If I’m not in the best of moods, so what? Just because I’m having an off day or bad week, then as long as I don’t tell anybody, keep that stuff to myself, then who cares? It’s not as if it makes any difference, right?
I wonder how many of you reading this have had that conversation with yourself before?
It may be time to have a different conversation. In 2014 James Fowler and Nicholas Christakis carried out research into the power of happiness and sadness and the impact it has on others. They found a number of things including;
- If you are with a person who is happy then you are 25% more likely to be happy.
- Happy people cluster together, sad people cluster together.
The problem with moods is that they are contagious. It’s been proven, that whatever your mood is, impacts those around you. You can pick people up or you can bring people down.
I remember travelling to a meeting with an executive team, when I received a phone call apologising that the meeting would have to be cancelled, as the CEO was now not attending. Obviously, I asked why, and the reply came, “It’s not going to be a good day here today.” “Oh, okay, how do you know?” I replied. “Oh, trust me Steve, EVERYONE knows!”
Research by Joseph Folkman found that 38% of leaders who identified with being disengaged, their entire team were also. The teams were so disengaged that they were constantly frustrated at work and 51% of them were actively looking for another job. When you first started reading this post you’d have be forgiven for thinking that your mood can’t impact others. Well think again.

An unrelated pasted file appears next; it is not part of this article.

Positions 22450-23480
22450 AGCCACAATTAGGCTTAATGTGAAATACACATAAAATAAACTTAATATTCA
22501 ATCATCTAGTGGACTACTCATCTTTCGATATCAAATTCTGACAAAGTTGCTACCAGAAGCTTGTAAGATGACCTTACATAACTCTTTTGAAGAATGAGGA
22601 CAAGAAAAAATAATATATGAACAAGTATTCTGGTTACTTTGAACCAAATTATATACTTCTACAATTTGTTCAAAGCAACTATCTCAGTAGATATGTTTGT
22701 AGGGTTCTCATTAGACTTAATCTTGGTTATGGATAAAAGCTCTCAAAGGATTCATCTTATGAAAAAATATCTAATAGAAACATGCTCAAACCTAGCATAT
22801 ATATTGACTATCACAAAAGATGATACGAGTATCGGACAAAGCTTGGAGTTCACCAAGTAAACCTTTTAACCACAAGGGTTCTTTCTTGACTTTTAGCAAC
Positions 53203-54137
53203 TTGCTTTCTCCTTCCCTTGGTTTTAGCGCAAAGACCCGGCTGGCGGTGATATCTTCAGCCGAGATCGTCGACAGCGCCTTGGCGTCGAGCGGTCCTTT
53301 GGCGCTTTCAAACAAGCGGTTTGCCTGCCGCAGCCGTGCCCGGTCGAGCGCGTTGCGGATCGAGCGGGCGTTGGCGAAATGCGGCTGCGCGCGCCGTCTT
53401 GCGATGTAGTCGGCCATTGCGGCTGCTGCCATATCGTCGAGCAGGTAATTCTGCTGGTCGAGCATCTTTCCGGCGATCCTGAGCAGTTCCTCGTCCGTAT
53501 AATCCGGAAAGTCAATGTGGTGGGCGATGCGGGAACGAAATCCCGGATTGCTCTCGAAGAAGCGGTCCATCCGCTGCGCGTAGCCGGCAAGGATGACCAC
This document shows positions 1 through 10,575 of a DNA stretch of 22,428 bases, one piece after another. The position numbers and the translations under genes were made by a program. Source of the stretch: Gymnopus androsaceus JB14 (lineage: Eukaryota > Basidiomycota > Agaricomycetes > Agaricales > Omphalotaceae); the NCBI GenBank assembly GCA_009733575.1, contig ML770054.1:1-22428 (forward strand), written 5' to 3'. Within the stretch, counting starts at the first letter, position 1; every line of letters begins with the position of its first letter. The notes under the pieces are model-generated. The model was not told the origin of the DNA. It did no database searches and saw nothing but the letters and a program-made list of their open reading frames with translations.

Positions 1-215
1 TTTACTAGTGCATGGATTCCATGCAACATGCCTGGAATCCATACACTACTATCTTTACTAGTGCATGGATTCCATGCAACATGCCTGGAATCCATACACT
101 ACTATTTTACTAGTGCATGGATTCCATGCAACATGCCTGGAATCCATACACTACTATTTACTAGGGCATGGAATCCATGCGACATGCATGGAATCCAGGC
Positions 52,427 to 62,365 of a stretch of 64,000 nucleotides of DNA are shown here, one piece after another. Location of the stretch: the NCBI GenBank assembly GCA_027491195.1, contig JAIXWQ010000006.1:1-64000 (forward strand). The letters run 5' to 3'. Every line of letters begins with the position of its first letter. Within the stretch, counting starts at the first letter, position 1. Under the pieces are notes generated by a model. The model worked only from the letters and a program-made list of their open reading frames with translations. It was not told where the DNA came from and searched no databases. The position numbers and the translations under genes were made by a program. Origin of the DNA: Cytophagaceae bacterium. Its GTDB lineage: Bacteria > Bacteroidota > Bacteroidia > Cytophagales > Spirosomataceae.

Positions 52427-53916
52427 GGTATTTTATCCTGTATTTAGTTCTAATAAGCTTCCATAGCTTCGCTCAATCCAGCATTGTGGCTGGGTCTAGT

Your mood will also start to show, literally. No matter how hard we try to hide it, we get irritable when we’re tired, we lose interest when we’re sad, we neglect stuff when we’re angry. Now you know, what you know, don’t be surprised when those around you are irritable, have low motivation and procrastinate because you are.
Of course, some of us don’t show our annoyance, but let’s agree that a frayed-at-the-edges person is much more likely to be irritable at least, than one who isn’t.
But let’s be realistic here. We can’t always be in the best of moods, life happens. There will always be challenges, news we don’t like, shocks and surprises. So, what can we do?
I always challenge people to be the best version of themselves in any given moment. That’s so important during those times when we’re off track, when we’re sad or angry. For me, how good you are on a bad day is as important as how good you are on your best one.
So how can we be the best version of ourselves on the bad days?
Let people know – This isn’t about sharing your deepest, darkest secrets, it’s about setting expectations. Tell people that you aren’t at your best today and you’d appreciate their understanding, maybe even their support.
Put things into perspective – Ask yourself if your emotions are getting away from you, making it feel much worse than it is. What’s the worst that could happen? Is it really likely? Even if it does, what can you do about it? Put your energy into thinking of solutions and outcomes rather than possibilities and probabilities.
Change your scenery – Research has shown, that by changing your physiology or your surroundings, it has the fastest impact on your mood. Get out of the office and change your view to change your view.
Speak to your Go-To person – Remember moods are infectious, seek out those people who get you, will empathise but help you reframe your thoughts.
Write down what you love – Committing things to paper has a huge impact on us. Research by Gail Matthews in 2014 showed that people are 42% more likely to achieve the things they write down compared to those who talk about it. So, write down the things you look forward to, the things you love doing, the people you like to be around.
Voltaire once said, “The most important decision you make is to be in a good mood.” We could get into the whole freedom of choice thing here, but one step at a time. How about just recognising that your moods are infectious. You can’t help but share them. So, when you’re having a good day, get out there and spread the good. When you’re having a bad day, no hiding, no excuses, no blame, be the best version of yourself that you can be in that moment.
You can be good on a bad day. Remember that.